Employers in Sheffield, Nottingham and Birmingham stand to be most affected by the introduction of the national living wage, according to research released today.
Analysis by the Resolution Foundation suggests that the national living wage (NLW), the new minimum wage coming into effect in April for workers aged 25 and over, will be felt very differently across the UK over the next five years.
By 2020, around six million employees – 23% of all employees across the workforce – are set to be affected, directly or indirectly, by the NLW.
National living wage resources
However, a higher proportion of city staff will see their pay increase, according to the think tank. In Sheffield, 28% will be affected, with Nottingham predicted at 27% and Birmingham 26%. These compare with lower proportions in cities such as Cambridge (15%), London (14%) and Oxford (13%).
Conor D’Arcy, policy analyst at the Resolution Foundation, said: “The welcome new national living wage will have a huge impact on low pay, particularly towards 2020 as it approaches £9 an hour.
“While our analysis suggests the pay rise should be affordable for most firms, implementing the new wage floor will be challenging for some employers. That’s particularly true in areas where wages tend to be lower. Politicians must work closely with employers to ensure that the national living wage is a success, particularly in low-paying sectors.”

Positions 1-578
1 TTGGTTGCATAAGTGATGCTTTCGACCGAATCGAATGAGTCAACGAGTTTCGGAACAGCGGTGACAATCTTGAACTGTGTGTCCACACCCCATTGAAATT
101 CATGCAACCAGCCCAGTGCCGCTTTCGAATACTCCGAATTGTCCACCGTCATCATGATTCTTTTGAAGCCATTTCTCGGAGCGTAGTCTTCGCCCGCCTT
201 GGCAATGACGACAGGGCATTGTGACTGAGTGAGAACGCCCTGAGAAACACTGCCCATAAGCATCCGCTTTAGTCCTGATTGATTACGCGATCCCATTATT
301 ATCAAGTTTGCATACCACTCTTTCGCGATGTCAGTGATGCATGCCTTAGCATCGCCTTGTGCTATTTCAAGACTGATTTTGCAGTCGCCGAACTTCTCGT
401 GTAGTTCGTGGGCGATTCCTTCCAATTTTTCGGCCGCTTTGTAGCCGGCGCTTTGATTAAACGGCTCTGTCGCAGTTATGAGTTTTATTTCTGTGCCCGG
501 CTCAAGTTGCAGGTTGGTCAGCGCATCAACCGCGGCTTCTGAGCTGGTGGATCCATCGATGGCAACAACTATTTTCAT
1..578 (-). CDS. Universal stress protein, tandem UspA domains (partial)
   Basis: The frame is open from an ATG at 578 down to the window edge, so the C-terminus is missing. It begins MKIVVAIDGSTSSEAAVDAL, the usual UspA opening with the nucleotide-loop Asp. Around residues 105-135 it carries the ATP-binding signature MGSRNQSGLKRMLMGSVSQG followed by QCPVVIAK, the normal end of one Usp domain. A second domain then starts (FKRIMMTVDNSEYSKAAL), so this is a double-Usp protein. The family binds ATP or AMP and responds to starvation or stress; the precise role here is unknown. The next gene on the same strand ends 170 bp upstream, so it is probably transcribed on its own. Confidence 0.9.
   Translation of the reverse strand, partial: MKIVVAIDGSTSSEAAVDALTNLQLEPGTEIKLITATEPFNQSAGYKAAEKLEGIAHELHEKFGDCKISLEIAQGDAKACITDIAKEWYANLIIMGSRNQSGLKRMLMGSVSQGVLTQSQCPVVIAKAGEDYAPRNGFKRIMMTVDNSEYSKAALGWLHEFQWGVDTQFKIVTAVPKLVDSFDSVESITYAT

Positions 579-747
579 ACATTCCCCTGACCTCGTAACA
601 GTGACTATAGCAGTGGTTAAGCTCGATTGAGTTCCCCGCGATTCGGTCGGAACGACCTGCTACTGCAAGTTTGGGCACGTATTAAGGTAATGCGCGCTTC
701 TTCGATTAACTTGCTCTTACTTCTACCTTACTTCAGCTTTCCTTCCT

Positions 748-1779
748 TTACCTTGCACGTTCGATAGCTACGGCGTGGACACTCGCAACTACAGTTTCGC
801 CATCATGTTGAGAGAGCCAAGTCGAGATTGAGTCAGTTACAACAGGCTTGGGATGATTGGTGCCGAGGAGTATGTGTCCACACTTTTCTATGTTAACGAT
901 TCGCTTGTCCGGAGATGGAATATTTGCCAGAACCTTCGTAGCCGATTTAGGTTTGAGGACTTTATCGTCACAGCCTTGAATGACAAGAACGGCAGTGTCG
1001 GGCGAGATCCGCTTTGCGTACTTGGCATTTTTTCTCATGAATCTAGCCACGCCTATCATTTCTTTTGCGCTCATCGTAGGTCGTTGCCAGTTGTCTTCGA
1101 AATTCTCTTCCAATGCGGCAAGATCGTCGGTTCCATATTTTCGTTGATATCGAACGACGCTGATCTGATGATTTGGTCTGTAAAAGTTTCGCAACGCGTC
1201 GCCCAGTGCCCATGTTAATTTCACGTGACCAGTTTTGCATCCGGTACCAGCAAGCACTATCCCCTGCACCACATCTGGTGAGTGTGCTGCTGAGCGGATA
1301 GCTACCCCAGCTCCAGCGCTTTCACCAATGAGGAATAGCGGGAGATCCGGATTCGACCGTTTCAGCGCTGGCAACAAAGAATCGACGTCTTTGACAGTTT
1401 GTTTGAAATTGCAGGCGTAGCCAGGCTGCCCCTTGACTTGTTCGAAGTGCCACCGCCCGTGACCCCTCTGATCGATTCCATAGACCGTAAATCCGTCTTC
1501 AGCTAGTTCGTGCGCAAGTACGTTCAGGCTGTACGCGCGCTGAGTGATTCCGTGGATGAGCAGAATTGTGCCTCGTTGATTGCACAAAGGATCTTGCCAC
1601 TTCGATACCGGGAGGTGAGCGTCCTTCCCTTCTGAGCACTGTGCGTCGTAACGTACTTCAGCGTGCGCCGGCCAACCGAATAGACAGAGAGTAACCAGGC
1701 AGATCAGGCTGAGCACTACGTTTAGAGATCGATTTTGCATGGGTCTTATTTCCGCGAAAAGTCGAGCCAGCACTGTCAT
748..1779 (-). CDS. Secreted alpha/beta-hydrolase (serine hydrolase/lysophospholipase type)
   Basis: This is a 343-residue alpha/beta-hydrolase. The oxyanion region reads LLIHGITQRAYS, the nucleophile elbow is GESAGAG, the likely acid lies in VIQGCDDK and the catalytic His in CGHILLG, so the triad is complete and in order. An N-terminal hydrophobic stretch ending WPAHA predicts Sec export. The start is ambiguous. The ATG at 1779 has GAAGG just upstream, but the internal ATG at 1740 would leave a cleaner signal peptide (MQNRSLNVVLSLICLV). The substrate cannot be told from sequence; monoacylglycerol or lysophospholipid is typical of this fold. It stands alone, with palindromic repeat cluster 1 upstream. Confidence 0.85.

Research published tomorrow (5 January) by XpertHR looks at the sectors most affected and at how employers plan to manage pay differentials between the lowest paid and those workers on higher pay grades.
D’Arcy added: “It will take more than a higher wage floor to tackle Britain’s low pay problem. Governments and employers need to boost progression, making the most of employees’ existing skills and helping them to develop new ones. With the NLW set to rise significantly in coming years, it’s vital that positive steps are taken now before the higher wage floor begins to bite.”
The share of workers directly affected by the NLW comprises employees whose pay will be lifted up to the new legal wage floor. The total share affected is almost double that and includes employees who already earn above the NLW but are still set to benefit as employers seek to maintain pay differentials between staff.
In Scotland, 33% of Clackmannanshire employees will be affected, followed by Dumfries & Galloway (32%) and East Renfrewshire (31%). Many city employees are expected to be less affected, such as Dundee (18%), Edinburgh (17%) and Aberdeen (16%).
The national living wage is set to be introduced on 1 April 2016 at a rate of £7.20 per hour, with the Government increasing it to at least £9 per hour by 2020.